Hardware enthusiasts struggle to leave their systems alone, and I'm no different. It's hard for me to buy anything (even a console, which you wouldn't think would be ideal for tweaking), and not want to improve on its stock form. Fortunately, Sony really does make it easy to pull out the PlayStation 4's hard drive and swap in the storage device of your choosing.
Our testing shows that there are some performance gains to be had from tossing an SSD into the PS4, but they're small. You can shave a few seconds off of its boot time or load a saved game slightly faster, but ultimately, you're going to spend way too much more or lose too much capacity in the process. Sure, solid-state drives are getting cheaper. To match the PS4's stock 500 GB disk, though, you're looking at several hundred dollars. That's enough to build an entry-level gaming PC!
We can actually make a case for Seagate's 1 TB SSHD, though. At $120, the drive is affordable. It also delivers somewhat SSD-like performance, even as it doubles the console's stock capacity. In many cases, the speed-up you get will be difficult to feel. But at least you can fit a lot more content onto the SSHD without sinking a ton of cash in an upgrade.
As for the 1 TB WD Scorpio Blue we had lying around, it turns out to be a little slower than Samsung's stock Spinpoint M8. The good news is that you give up minimal speed for twice the capacity. And if you have a spare notebook drive taking up space somewhere anyway, the upgrade turns into a fun little no-cost project.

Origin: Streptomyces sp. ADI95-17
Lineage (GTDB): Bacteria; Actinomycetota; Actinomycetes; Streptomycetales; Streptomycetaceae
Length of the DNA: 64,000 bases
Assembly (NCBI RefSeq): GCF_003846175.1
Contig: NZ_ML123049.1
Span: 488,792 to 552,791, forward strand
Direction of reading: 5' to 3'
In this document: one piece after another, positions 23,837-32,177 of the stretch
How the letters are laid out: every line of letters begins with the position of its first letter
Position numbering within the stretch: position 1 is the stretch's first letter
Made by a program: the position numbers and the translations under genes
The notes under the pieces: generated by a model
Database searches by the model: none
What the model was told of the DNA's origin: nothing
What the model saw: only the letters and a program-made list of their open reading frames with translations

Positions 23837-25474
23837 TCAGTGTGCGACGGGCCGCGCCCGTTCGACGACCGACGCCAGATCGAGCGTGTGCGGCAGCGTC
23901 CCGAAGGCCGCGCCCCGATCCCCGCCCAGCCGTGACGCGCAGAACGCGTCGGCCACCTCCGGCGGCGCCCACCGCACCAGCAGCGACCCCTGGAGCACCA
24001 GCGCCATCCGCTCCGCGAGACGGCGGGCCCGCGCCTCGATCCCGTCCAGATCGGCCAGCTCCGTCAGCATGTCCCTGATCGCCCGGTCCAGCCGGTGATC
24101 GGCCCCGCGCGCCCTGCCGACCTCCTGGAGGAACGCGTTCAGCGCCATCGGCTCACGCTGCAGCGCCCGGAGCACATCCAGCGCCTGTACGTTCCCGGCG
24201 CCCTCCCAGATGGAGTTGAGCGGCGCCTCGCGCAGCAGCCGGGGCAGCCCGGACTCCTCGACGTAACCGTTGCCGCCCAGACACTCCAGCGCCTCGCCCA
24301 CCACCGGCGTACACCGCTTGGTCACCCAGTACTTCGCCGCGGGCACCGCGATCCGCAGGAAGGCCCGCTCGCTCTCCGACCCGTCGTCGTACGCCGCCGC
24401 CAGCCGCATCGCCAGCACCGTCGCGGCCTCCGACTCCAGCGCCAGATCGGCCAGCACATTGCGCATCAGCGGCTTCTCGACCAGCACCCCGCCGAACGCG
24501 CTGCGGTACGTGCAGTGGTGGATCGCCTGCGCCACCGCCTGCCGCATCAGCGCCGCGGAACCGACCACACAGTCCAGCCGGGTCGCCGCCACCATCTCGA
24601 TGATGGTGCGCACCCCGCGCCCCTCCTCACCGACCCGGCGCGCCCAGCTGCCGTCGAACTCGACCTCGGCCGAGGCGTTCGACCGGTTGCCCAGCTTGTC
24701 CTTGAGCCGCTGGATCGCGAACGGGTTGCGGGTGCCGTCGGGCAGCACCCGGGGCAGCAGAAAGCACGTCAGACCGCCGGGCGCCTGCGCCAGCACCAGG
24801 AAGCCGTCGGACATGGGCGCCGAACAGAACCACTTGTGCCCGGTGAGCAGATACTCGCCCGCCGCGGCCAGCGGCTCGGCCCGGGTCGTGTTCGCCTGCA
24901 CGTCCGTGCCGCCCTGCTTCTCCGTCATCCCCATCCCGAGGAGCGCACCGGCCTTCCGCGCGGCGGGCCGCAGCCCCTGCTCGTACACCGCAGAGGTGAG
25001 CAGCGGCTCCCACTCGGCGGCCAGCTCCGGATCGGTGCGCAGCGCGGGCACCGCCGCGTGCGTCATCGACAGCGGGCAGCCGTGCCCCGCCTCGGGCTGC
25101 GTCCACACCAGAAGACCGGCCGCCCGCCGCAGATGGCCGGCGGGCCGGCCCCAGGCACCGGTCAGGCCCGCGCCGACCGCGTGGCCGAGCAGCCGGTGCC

In the grand scheme of things, you don't get enough out of a PlayStation 4 hard drive upgrade to justify spending a lot of money. The PS4 was designed with its stock disk in mind, and it delivers a well-balanced experience, given the console's total cost. You wouldn't buy a new car and then drop half of its cost on an exhaust system for 10 more horsepower, right? That'd be the SSD equivalent. Those same gains you get on the desktop just don't translate over.
Again, we like the Seagate 1 TB SSHD for its speed, size, and selling price. If you do feel compelled to upgrade immediately, that's the drive to buy. But even then, there aren't enough games to fill the included 500 GB disk. Storage is only getting cheaper, and we'll eventually see 2 TB devices in a 9.5 mm form factor. Perhaps by then you'll need the extra space.
Here's another idea for gamers with money burning a hole in their pockets. Pick up a PSN Plus subscription, play online, and gets discounts on new titles. Or just buy a couple of PS4 games and enjoy some quality time with the console. Still feeling too flush with cash? The PS Vita might make a more compelling purchase for its Remote Play capability. That's a story for another day...